To use MicroPython on the ESP8266 you'll need a firmware file to load on the ESP8266.  The best way to get the firmware is to build it yourself from its source code.  This way you can get the latest version of MicroPython and even make changes to add features or extend MicroPython on the ESP8266.  This page will show you how to setup a toolchain in a virtual machine that can compile MicroPython firmware.

However if you just want to try out MicroPython on the ESP8266 check out the easy install option below to download a pre-made firmware image.

Easy Install

Since his guide was originally published the MicroPython team has now started to provide pre-built firmware images of MicroPython for the ESP8266.  Check out this brand new guide that explains how to download and flash the official MicroPython firmware images to an ESP8266.  If you're a beginner or new to MicroPython you probably want to start there first!

Toolchain Setup

To build MicroPython firmware for the ESP8266 you'll need to first build the ESP open SDK toolchain that can compile code for the ESP8266's processor.  You could manually compile and install this SDK on your computer, however it's much easier to use a small virtual machine running Linux to compile and use the toolchain.  This way you can use the ESP open SDK from any computer regardless of it running Windows, Mac OSX, or even Linux, and you can keep the SDK's tools in an environment that's isolated and won't conflict with any other development tools on your machine.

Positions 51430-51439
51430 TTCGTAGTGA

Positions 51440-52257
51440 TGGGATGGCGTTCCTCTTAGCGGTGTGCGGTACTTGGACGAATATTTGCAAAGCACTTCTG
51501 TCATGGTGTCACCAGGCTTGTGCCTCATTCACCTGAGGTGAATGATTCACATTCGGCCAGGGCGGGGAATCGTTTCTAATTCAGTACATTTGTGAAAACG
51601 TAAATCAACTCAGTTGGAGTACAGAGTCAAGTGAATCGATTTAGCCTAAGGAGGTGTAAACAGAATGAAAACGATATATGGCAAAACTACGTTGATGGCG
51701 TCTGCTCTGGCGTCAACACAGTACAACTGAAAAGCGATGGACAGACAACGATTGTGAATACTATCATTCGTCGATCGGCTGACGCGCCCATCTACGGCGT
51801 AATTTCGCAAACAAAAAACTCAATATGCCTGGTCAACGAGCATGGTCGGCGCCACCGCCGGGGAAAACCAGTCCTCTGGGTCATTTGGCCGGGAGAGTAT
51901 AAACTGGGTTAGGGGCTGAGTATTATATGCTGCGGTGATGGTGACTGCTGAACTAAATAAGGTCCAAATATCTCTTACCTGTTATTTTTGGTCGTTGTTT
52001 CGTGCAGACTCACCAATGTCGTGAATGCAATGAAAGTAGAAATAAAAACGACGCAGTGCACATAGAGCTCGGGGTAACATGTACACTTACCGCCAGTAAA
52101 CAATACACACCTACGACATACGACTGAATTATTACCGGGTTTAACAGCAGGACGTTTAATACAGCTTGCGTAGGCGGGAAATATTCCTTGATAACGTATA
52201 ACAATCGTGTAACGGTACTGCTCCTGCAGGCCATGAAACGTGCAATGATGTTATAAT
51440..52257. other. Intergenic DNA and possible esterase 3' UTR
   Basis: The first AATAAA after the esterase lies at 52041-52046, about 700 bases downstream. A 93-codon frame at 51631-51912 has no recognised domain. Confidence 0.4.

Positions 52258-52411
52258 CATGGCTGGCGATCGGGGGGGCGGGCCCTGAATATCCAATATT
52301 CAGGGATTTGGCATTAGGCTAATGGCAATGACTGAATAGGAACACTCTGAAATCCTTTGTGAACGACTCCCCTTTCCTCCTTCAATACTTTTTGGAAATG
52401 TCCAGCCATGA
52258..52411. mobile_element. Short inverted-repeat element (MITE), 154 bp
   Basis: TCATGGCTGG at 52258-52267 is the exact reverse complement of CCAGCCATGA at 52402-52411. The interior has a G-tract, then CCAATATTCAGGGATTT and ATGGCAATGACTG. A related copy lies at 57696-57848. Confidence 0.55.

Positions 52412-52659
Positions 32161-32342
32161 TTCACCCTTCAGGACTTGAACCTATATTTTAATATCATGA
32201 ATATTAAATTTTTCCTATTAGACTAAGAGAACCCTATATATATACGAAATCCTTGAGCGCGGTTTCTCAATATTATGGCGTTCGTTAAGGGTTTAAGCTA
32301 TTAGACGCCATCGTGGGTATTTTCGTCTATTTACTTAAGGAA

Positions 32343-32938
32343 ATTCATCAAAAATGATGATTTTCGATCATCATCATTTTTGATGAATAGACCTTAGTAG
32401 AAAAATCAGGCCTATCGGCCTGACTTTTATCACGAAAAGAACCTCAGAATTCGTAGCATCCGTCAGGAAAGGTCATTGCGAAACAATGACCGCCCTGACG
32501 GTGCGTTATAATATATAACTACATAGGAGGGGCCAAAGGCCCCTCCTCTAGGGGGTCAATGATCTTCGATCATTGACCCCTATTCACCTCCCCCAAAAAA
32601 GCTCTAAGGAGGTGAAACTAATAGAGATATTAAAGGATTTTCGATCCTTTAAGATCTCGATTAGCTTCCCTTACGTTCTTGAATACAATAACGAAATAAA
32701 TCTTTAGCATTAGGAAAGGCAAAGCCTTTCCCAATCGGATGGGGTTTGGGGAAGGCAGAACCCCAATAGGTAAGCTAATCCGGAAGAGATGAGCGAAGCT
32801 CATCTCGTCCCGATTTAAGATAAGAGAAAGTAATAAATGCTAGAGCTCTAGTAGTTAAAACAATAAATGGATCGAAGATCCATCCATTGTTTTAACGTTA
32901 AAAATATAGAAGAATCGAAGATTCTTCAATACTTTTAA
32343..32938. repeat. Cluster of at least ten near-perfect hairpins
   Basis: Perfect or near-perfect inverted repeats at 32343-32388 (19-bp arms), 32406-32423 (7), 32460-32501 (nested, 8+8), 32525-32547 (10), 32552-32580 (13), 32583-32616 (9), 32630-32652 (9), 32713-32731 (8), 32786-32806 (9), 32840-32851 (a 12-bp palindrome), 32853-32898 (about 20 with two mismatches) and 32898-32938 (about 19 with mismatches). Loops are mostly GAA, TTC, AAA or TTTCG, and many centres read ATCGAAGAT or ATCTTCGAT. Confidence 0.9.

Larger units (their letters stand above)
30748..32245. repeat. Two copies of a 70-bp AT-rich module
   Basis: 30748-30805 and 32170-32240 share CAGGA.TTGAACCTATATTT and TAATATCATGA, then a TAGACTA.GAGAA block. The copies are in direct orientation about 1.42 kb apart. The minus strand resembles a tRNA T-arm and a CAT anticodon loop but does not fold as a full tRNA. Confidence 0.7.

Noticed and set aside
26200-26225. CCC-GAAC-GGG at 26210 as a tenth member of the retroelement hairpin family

To setup the virtual machine you'll need to install a few pieces of software:

  • VirtualBox - This is open source virtualization software that is a free download.
  • Vagrant - This is an open source wrapper around VirtualBox which makes it easy to create and run a virtual machine from the command line.  Vagrant is also free to download.
  • Git - Source control system used to download the configuration for this project.  Git is also free and open source.

Once you have VirtualBox, Vagrant, and Git installed on your system then you can move on to provisioning the virtual machine.

Provision Virtual Machine

To create and provision the virtual machine you'll need to download a Vagrant configuration file.  This file defines what operating system to install (Ubuntu 14.04) and some commands to prepare the operating system for building the ESP SDK.

Start by opening a command line terminal (in Windows make sure to open a 'Git Bash' command window as you'll need to use Git commands) and run the following command to clone the repository for this project and navigate inside it:

git clone
cd esp8266-micropython-vagrant

Now 'turn on' the virtual machine by running this command:

vagrant up

The first time the 'vagrant up' command runs it will take a bit of time as it downloads the operating system image, but later 'vagrant up' commands will be faster as the OS image is cached internally.

Once the virtual machine is running you should see the command finish with text like:

==> default: Installing esp-open-sdk and micropython source...
==> default: Cloning into 'esp-open-sdk'...
==> default: Submodule 'crosstool-NG' ( registered for path 'crosstool-NG'
==> default: Submodule 'esptool' ( registered for path 'esptool'
==> default: Submodule 'lx106-hal' ( registered for path 'lx106-hal'
==> default: Cloning into 'crosstool-NG'...
==> default: Submodule path 'crosstool-NG': checked out '7c6bc14de33e7a331ad4932bb505385ba0963eea'